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Automating Network Configuration Changes Using Scripts

 

When making a change to an existing configuration, such as to accommodate new requirements, you might find it helpful to create scripts to capture the more mundane steps involved in such changes. If there are steps that you always (or often) have to perform when you make changes, you can collect those steps into a script to be run at the right time. The scripts can be run from the CLI manually by creating an operation (op) script, or they can be triggered when an event occurs by creating an event script.

In addition to achieving the desired outcome of your configuration change, you also want to make sure that there are no undesired outcomes. You can automate validation of future configuration changes by using a commit script, which is executed when a commit is issued. Commit scripts allow you to enforce custom configuration rules and to execute any additional steps that you want to run automatically.

Creating on-box scripts is detailed in the Automation Scripting Feature Guide.

If you are interested in creating an off-box script or application, then a client that makes use of the NETCONF protocol is what you want. Raw NETCONF is not well suited for someone who is learning how to automate network operations. We recommend using Junos PyEZ. By using Python and the Junos PyEZ library, you can very quickly create scripts to manage your device running Junos OS. Junos PyEZ takes care of much of the overhead of connecting and communicating with the device. Figure 1 illustrates how, by leveraging Junos PyEZ, a NETCONF script written in Python is reduced from 48 lines to just 7.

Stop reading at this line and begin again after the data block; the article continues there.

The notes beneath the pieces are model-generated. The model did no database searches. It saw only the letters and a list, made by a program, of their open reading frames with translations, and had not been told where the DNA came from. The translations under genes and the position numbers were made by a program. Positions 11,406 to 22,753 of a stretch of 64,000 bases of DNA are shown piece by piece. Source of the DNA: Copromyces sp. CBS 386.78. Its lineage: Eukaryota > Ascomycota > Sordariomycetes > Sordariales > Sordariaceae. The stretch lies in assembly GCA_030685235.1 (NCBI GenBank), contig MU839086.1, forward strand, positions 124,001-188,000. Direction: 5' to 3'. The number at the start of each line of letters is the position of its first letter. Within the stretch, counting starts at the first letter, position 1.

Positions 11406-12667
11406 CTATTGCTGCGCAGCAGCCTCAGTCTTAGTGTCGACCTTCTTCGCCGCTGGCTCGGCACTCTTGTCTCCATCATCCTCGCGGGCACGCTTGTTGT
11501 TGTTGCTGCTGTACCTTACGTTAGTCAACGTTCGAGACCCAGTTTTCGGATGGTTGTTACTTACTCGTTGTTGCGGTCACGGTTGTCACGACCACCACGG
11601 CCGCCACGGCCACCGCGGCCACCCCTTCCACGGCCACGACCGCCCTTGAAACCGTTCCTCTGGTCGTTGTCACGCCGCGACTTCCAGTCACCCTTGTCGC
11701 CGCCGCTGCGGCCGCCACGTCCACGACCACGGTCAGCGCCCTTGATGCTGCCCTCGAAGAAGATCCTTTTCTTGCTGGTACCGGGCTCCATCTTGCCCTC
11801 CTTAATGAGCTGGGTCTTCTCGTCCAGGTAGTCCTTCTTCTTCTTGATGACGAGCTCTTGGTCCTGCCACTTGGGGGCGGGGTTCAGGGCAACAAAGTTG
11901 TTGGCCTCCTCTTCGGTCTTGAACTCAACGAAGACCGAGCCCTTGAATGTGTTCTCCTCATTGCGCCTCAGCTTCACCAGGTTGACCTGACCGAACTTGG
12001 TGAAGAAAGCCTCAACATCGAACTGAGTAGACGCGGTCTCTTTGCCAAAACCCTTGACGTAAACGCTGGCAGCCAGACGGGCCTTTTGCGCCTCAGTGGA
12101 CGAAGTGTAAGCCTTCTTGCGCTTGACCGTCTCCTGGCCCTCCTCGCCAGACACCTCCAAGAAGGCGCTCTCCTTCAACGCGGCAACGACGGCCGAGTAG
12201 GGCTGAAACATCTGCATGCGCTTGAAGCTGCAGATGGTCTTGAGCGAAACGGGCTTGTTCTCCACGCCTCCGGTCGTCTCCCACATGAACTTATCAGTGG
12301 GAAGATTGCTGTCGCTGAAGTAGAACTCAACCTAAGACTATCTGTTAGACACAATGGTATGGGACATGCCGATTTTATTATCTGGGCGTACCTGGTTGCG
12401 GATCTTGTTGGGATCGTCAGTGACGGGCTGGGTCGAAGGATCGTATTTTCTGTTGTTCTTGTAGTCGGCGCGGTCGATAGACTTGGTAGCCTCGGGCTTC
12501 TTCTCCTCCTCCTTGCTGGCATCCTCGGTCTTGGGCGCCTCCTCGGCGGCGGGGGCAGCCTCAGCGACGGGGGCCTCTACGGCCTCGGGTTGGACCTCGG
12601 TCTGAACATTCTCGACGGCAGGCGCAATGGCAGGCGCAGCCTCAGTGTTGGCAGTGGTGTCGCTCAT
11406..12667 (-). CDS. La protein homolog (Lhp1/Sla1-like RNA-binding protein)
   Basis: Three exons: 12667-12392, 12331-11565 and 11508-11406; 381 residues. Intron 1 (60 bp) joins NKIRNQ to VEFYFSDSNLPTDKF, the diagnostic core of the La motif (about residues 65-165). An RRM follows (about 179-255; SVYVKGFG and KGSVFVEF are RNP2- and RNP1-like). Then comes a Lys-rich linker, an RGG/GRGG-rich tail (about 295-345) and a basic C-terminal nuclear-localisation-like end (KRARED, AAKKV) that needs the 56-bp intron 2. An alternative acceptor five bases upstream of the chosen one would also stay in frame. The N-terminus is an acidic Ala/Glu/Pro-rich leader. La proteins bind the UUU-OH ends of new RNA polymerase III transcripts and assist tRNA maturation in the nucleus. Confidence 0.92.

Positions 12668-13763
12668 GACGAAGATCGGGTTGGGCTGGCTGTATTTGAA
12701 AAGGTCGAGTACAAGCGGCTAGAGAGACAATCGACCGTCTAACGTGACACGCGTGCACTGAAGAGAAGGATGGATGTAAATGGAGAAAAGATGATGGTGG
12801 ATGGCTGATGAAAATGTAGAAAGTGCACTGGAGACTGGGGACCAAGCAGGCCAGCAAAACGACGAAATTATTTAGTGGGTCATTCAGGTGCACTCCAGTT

Figure 1: Why We Call It Junos PyEZ
Why We Call It Junos PyEZ

By using Python and Junos PyEZ on any convenient system (for example, your laptop), you can connect to a device running Junos OS and quickly examine its attributes. From there you can add configuration change commands. A good approach to get started is to copy and run the Junos PyEZ samples, such as “Hello, World”, on your local system, and then run them successfully against your devices running Junos OS; the samples are available from GitHub. This will help you gain familiarity and confidence in Junos PyEZ’s power and utility. The Junos PyEZ documentation is available at Junos PyEZ. For a video demonstration of Junos PyEZ, see Junos PyEZ - Hello, World .